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ScottNew altitudes

Scott

Voted 10/10

In case you are interested:

- Pichupichu group, a very eroded volcano with 7 summits of which the highest is at 5571m.

Latest altitude measurements have listed the highest of the seven summits of Pichu Pichu at 5665 meters.

- Ubinas group, the most active volcano of Peru with 3 peaks of which the southern one is the highest at 5632m

Altitude has been revised to 5672 meters. However this is an active volcano, so who knows, it might change.

Anyway, see the new revised altitudes on John Biggar's updated site:

Andes elevations

He always uses the latest available surveys so is a good source.
Posted Oct 10, 2007 8:06 pm

ArioRe: New altitudes

Ario

Hasn't voted

Thanks for the info. The page has been up-dated
Posted Oct 13, 2007 5:21 pm

ScottUbinas

Scott

Voted 10/10

Added Ubinas:

Ubinas
Posted Dec 8, 2007 1:44 am

ScottChila Group

Scott

Voted 10/10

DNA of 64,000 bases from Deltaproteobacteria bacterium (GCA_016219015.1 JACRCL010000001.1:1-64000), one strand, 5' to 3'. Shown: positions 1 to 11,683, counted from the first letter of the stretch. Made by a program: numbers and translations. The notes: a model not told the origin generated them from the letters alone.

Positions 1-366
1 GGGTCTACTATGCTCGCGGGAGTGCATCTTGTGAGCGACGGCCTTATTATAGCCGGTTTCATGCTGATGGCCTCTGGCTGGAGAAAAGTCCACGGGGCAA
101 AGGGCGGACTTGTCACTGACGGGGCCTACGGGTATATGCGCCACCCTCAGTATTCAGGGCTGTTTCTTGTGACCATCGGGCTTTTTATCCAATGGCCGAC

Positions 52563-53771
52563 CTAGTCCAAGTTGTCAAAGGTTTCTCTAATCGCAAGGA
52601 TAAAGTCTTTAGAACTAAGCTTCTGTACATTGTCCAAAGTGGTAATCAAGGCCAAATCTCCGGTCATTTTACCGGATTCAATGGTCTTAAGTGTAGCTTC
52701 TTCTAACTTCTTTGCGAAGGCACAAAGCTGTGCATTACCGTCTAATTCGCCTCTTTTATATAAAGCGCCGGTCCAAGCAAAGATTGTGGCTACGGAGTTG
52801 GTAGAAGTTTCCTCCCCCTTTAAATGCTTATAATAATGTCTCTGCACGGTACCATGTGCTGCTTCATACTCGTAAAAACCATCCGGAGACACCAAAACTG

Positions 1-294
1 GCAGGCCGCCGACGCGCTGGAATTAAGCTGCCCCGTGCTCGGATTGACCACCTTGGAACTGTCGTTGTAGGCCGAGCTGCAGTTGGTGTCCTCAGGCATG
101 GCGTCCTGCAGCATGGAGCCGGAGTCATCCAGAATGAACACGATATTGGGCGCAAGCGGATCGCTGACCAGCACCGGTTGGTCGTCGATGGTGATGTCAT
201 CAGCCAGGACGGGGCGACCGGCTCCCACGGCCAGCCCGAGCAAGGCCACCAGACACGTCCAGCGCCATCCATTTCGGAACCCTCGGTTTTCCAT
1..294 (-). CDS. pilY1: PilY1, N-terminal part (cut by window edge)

Chila group, formed by wide volcanic craters interfering with each other and broken through by other cone-shaped volcanoes, this group comprises Aseruta (-15.3144444, -72.2188889) 5447m (?),Cerro de Chila (-15.4063889, -72.1675) 5654m (?), and Casiri ridge of which Cerro Casiri itself (-15.4619444, -72.1713889) 5647m (?).

I believe that much of the peaks including Casiri and Cerani are actually made of granite rather than volcanoes. Chila may be the same as well, though those peaks are all surrounded by volcanic cones.

Even so I assume that since this page includes the Chila group I should attach Cerani?
Posted Jan 4, 2008 7:28 pm

ArioRe: Chila Group

Ario

Hasn't voted

Yes, please do so: the "area approach" could accomodate some assumptions in order to simplify the complexer geological logic !
Thank you,
Ario
Posted Jan 6, 2008 4:12 pm

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